Hard Life or Easy Life

It’s a new year of school (Alec is starting the 1st grade) and with it comes a new set of challenges. Last year in Kindergarten, Alec’s performance issues were talking, playing, and doing cartwheels at the wrong time. Coming into the second week of school, talking when he should not, has turned into his first challenge. Yesterday, he had four warnings for talking which led to not completing one of his tasks.

Growing up, I don’t remember being much of a talker. As I got older, not talking turned out to be a social negative. When others were building valuable social skills, I was locked away in my own thoughts. Now I am constantly waging a battle to become more approachable, with a positive demeanor, as opposed to my normal serious countenance. Often, I have to remind myself to be more engaging, to talk more.

I asked Alec why he was talking so much. He said, “I am trying to make friends.” Now that puts me in a conundrum. Not doing what you are supposed to in school should warrant some form of punishment. Building strong social skills that can enhance your personal and professional life as an adult, however, may be a more valuable lesson than any traditional education can provide. What Alec needs is balance. He needs to be able to do both and to do each at the appropriate time.

Sometimes it is not enough to do our best, we must do what is required. –Winston Churchill

The Punishment.

In Army Basic Training, a young soldier quickly learns the consequences of not doing what he is supposed to do. Usually this is in the form of physical exertion. My platoon in Basic underwent a lot of physical exertion. In the beginning, we did our best. It was never good enough, and we paid for it in our sweat and tears. Towards the end, we learned that doing what was required far outweighed our best intentions. In doing what was required, our extracurricular physical exertion was considerably reduced.

50 Push-ups, 50 Sit-ups, 5 total minutes Wall Sit

We broke Alec’s punishment down into a simple circuit of the three above exercises. 5 repetitions each of push-ups and sit-ups followed by a wall sit for as long as he could hold it. Except the last 10 seconds of the wall sit, this workout was not too difficult for Alec. The goal of this punishment was not to break him down. It wasn’t to psychologically scare him out of talking again. The purpose was to remind him that there are consequences for our actions. As long as he doesn’t get into trouble, I encourage him to talk. More importantly, we must do what is required. In this case, completing all tasks.

Hard choices, easy life. Easy choices, hard life. –Jerzy Gregorek, author of The Happy Body and legendary Olympic weightlifter.

The Lesson.

We are always making choices. The fruits of our present choices are always borne out in the future. Looking back again on my younger years, I made many easy choices. Every time I chose credit instead of cash, cheap and easy foods instead of high quality “fuel,” or laziness over action, I paid a very expensive price at later date. All the easy choices made my life much harder. Some of these choices I am still paying for today.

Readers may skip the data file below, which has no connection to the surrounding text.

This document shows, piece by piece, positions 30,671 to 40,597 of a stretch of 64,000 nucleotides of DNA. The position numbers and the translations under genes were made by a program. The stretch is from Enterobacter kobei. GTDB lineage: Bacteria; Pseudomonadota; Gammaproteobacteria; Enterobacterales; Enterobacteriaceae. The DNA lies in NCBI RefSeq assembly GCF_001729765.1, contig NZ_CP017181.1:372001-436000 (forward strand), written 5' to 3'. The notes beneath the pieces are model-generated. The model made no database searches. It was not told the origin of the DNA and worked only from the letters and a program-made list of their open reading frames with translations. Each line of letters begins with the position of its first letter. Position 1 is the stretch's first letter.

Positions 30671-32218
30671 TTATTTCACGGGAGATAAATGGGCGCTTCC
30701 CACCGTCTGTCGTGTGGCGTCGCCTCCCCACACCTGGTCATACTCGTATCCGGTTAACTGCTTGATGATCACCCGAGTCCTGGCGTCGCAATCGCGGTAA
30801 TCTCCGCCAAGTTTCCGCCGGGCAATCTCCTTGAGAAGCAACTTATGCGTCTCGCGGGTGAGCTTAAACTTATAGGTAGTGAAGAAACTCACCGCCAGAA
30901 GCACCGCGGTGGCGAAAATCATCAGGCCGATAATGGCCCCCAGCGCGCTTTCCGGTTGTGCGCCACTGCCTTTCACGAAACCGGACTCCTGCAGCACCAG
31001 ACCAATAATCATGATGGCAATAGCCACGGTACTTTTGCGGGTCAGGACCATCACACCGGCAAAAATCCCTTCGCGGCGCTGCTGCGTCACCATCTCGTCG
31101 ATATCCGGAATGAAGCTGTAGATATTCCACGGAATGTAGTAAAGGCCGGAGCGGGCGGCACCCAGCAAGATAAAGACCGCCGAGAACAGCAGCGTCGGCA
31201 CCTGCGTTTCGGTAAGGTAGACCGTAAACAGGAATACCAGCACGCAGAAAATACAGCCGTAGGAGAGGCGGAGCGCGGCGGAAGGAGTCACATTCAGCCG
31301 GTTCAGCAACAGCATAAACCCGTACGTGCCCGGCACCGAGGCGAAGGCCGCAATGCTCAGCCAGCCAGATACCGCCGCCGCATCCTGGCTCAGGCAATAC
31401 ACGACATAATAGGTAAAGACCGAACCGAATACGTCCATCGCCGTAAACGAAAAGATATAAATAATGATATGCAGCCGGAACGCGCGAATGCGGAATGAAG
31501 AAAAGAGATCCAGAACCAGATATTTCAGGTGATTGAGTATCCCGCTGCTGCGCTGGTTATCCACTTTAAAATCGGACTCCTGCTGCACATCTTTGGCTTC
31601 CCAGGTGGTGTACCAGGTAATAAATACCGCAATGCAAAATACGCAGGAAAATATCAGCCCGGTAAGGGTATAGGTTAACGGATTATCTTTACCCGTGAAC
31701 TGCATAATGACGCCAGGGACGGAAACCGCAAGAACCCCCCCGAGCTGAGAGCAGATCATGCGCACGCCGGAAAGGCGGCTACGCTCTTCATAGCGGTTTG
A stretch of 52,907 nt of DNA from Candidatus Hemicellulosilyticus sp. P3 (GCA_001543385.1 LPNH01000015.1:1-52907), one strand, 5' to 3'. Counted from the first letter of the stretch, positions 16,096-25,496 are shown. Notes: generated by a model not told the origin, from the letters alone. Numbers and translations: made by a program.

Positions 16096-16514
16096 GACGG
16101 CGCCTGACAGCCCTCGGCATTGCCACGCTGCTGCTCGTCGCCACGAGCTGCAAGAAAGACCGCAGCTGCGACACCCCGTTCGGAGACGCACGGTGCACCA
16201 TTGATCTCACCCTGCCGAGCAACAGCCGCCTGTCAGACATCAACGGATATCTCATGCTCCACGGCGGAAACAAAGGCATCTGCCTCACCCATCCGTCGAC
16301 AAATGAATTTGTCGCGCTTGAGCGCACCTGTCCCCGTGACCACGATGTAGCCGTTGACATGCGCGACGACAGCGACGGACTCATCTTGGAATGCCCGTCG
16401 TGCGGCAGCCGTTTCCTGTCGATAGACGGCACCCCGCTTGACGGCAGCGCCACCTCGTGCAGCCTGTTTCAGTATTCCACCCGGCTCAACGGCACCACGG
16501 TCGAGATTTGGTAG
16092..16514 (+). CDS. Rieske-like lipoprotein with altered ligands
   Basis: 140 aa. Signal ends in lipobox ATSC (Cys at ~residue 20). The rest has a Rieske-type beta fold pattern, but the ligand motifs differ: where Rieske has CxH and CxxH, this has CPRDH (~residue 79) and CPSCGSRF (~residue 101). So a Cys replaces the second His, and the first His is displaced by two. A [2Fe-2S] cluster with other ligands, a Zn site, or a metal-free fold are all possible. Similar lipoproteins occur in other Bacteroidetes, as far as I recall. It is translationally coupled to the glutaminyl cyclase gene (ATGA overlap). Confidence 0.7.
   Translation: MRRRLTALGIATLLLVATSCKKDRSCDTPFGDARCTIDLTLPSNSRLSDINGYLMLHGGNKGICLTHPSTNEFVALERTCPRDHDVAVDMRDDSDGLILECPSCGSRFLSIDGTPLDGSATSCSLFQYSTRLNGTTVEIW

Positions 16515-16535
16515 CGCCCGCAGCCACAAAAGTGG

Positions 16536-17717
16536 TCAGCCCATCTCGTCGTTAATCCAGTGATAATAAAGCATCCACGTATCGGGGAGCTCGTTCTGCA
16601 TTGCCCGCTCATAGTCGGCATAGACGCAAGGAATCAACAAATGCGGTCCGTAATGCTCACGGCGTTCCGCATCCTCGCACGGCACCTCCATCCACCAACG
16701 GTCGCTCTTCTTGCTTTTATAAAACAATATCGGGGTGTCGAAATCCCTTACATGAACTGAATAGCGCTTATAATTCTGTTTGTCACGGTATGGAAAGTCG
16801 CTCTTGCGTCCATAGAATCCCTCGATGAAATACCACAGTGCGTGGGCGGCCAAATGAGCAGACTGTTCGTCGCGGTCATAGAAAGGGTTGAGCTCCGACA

When Alec chose to talk instead of completing his tasks, he was making the easy choices. A hard choice would have been wait for the right time to talk. As a result of his easy choice, he paid for it through exercise. This may sound harsh to some, but it is a relatively small price for the value of the lesson. If he can learn to do the hard things now, he can possibly have a much easier life in the future. Many parents want the best for their children. In many cases, this results in the parents enabling their children in a futile attempt at making their lives easier. But gifts are often under-appreciated and easily squandered compared to possessions earned. I want Alec to have an easy life, but I can’t give it to him. He has to earn it by making the hard choices now.

The Dark Side

Should I be concerned about my little boy?

A couple of days ago, we were watching The Empire Strikes Back. After Luke lost his hand, Darth Vader said, “Join me, and together we can rule the galaxy as father and son.” Alec looked at me and said, “I think that if I was Luke, I would go ahead and join his daddy. It would be a lot easier.”

Today while working out in the garage, Alec tells me he can’t wait for Christmas so he can go ahead and get his coal. At first I thought he said “cold.” I asked him why he wants it to be cold and he confirmed that it wasn’t the cold but the coal he was waiting for. Is my sweet, precious, innocent little boy already contemplating the dark side?

No tree can go down to heaven unless its roots reach down to hell. –Carl Jung

All of us have to choose our own paths. As a parent we can only guide, hope, and pray that our children make the right choices. Answering my initial question, of course I am concerned about him. I have been concerned ever since his conception. If he is anything like me, there will always be a call to the dark side. He will have to choose. Hopefully before then I would remind him of Jerzy Gregorek’s quote, “Hard choices, easy life. Easy choices, hard life.” Son, the dark side is the easy path, don’t go down it.